Garden Museum
Garden Museum
This fascinating museum is housed in an old church, now restored. In the churchyard stand the tombs of the Tradescants, father and son, plant hunters and royal gardeners. Nearby is the tomb of Captain Bligh of Mutiny on the Bounty fame. There is a permanent exhibit of gardening history and antique tools.


In 1977 the redundant church of St Mary's in Lambeth was scheduled for demolition. In the churchyard was the grave of William Bligh, captain of the Bounty, but more significantly for British culture, the tomb of John Tradescant (1570-1638).

Tradescant was an extraordinary man; probably the most influential gardener in British history, if not the world. He popularised plant hunting, and was responsible for bringing seeds from across the world to Britain and introducing numerous exotic and unusual plants to the UK. His work was carried on by his son, John Tradescant the Younger (1608-1662), who is also buried here.

Both Tradescants worked as gardeners to King Charles I, and lived in Lambeth. From their British base they travelled around the world, from the Mediterranean to Russia and the New World. They also wanted the British public to be able to see and enjoy their work, so they opened the doors of their botanic gardens in Lambeth to visitors, and invited the public to view their 'cabinet of curiosities'; perhaps the first public museum in Britain.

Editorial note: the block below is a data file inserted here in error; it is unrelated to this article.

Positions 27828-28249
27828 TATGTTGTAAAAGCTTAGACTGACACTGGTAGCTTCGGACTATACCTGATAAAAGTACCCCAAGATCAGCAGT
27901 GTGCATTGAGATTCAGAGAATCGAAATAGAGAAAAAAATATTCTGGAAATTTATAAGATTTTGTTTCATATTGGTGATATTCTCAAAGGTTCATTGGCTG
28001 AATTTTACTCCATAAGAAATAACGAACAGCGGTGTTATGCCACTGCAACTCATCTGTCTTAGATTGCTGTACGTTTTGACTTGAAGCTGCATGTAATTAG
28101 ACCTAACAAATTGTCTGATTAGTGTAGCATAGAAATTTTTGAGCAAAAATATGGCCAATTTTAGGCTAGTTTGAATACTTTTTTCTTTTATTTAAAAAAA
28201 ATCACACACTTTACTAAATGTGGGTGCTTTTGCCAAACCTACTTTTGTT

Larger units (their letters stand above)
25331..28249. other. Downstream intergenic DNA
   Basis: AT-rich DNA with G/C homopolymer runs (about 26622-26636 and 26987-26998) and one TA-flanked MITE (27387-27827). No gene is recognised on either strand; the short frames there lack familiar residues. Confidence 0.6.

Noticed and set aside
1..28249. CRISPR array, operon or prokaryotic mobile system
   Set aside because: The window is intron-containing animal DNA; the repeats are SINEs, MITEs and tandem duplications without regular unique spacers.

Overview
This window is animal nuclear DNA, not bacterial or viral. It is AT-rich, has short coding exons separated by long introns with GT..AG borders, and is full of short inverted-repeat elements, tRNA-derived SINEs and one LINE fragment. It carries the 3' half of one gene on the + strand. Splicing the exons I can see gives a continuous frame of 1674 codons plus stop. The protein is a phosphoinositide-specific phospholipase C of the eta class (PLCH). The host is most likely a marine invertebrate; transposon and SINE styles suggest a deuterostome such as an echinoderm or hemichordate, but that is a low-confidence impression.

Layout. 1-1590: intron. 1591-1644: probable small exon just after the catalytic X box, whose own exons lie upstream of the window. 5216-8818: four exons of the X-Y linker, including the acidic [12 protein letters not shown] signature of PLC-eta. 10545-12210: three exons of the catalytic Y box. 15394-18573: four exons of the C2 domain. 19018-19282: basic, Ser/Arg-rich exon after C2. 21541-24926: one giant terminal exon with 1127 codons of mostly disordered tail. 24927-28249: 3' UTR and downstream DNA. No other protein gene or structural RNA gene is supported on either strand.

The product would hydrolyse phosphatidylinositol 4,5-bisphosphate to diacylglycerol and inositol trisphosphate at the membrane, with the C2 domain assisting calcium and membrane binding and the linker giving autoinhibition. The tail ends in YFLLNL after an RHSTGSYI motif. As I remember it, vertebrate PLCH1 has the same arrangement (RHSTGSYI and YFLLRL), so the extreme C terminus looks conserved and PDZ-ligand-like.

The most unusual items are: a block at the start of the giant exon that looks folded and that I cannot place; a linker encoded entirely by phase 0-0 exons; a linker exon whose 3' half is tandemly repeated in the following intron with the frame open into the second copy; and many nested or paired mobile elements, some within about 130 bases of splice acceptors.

The ornate Tradescant tomb was commissioned by Hester, the widow of John Tradescant the Younger. On the top of the tomb is a verse attributed to John Aubrey which rather appropriately reads, 'Angels shall with their trumpets awaken men … and change this Garden for a paradise'. The Tradescant tomb was one of the very first prominent memorials expressly designed to be outside a church, and helped popularize the tradition of ornate and imposing British churchyard tombs.

St Mary's church was saved from demolition so that it could serve as the centrepiece for a museum on the history of gardening and the life of John Tradescant. Today Tradescant's ornate tomb stands in a lovely knot garden, planted with the very same species of plants that grew in his own London garden over 4 centuries ago.

The garden was created in 1980 to a design by The Dowager Marchioness of Salisbury, the museum President. The garden is created in a 17th century spirit, using plants known to the Tradescants, including varities introduced into Britain by them. Among the latter are the tulip tree, red maple, and scarlet runner beans.

The museum will be closed from 30 October 2015 for restoration and will reopen in early 2017.